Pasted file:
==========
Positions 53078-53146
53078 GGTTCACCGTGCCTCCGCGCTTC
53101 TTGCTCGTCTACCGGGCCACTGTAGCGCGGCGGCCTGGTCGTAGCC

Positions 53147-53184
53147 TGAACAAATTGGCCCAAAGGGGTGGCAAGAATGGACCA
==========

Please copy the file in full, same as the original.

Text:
Positions 53078-53146
53078 GGTTCACCGTGCCTCCGCGCTTC
53101 TTGCTCGTCTACCGGGCCACTGTAGCGCGGCGGCCTGGTCGTAGCC

Positions 53147-53184
53147 TGAACAAATTGGCCCAAAGGGGTGGCAAGAATGGACCA